The Lie was presented to me as a horror movie, but after watching it, I can say it is definitely not. Yes, there are some hairy moments but it falls more into the thriller territory than anything else. This is part of my disappointment with the film, as I was expecting something quite different. But the main downfall of this movie is that the twist ending was very predictable. Plus The Lie lacked the suspense to make it interesting enough to forgive that.
The Lie is one of the many Blumhouse productions that have been released on Amazon Prime, with more to follow the next year. I have never been a fan of filming companies, but Blumhouse has built up enough of a good reputation with a lot of its horror offerings, that I was excited to see the newly released four movies.
The Lie follows a teenager, whose parents are divorced, leaving her in the middle of it all. The father, Jay, is driving his daughter to dance camp, when his daughter Kayla begs him to stop for her best friend waiting by the bus stop. After picking her up, they stop for a bathroom break near the woods, and something terrible happens. Rather than telling anyone about what happened, they close ranks to cover up their dangerous secret.
At the time that I watched The Lie, I did not know that it was a remake of a German film called We Monsters, which I would be intrigued to see to compare versions. Though looking at the ratings on IMDB, it seems that the quality of the original and the remake are on par with each other which is quite unusual.
In something like this where tensions and suspense are meant to be running high, it just felt too slow to capitalize on its storyline. From the initial scene, in which everything gets set in motion, I felt pretty sure I knew how it was going to end. They were trying too hard to convince us that it did happen, that they forgot to add any mystery for the viewers.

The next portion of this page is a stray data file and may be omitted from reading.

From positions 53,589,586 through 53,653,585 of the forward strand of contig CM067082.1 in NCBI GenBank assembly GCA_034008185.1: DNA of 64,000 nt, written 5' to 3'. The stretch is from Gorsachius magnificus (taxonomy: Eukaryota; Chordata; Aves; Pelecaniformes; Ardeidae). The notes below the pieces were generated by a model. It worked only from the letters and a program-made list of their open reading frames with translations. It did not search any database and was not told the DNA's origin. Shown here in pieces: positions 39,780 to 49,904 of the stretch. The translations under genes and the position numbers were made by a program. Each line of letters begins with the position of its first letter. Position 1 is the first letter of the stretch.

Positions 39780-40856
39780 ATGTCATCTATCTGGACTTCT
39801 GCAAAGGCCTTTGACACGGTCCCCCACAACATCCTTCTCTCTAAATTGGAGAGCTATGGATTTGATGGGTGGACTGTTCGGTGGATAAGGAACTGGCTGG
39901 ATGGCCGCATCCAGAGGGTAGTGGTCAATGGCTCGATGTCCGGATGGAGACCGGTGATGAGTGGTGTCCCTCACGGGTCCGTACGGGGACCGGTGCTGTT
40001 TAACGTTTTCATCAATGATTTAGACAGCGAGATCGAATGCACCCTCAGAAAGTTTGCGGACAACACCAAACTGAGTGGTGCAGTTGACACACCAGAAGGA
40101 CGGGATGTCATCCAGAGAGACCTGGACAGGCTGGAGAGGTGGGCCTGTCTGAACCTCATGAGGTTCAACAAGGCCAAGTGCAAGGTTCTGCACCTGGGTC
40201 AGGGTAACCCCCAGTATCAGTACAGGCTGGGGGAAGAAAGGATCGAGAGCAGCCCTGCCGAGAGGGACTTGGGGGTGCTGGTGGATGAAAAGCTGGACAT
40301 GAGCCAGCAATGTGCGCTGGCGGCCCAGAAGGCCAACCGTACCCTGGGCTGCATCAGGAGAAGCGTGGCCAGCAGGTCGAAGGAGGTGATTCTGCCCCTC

Now, I do blame The Lie’s storyline for this tepidity of the entertainment entirely, as the actors (Peter Sarsgaard and Mireille Enos) did try their best to do what they could with it. The acting was not spectacular, but both Sarsgaard and Enos lacked any spark to give this film gravitas. The characters, apart from their uneasy divorce, had very little to make them interesting or engaging characters.
And considering that in the opening scenes, the parents barely tolerate Kayla due to her brattish behaviour (which was mostly likely a reaction to the divorce), it seems unconvincing that they would go to such drastic measures to protect her. Perhaps I was meant to feel sympathy for these characters, but at best I felt disdain for their selfishness and at worst, just complete indifference.
Nevertheless, the biggest problem I had with The Lie was that people made a lot of assumptions that made them do very stupid things. I have talked previously about the importance of having logical explanations for characters’ actions in my other reviews, that even if it is something that would likely not happen in reality, we can understand how they got there. But the parents in this seem all over the place. At one point they want to do the right thing, then want to mitigate the damage, and then they go all in. They are constantly bouncing back and forth between all these options, with no logical consistency to tie it together.
Now considering the mother, Rebecca, is meant to have a background in law enforcement, it makes the silly decisions they make even harder to swallow. Rebecca seems to be swept up by the Jay’s decisions, not really having an opinion or thought of her own. It is only when their world is teetering on the edge of being turned upside down, that the mother does make a decision. One that ends up sealing their fate, until that point they probably could have saved everyone if they had just walked away. Perhaps if she had been more decisive in the beginning, none of the sad and confusing events that follow that scene in the woods would have ever happened.
I’m not sure I would even recommend The Lie on a lazy evening, as the pace is so slow and tepid, that a nap would probably be more engrossing. Thankfully for Blumhouse fans, this seems to be the weakest link in its latest Prime offerings.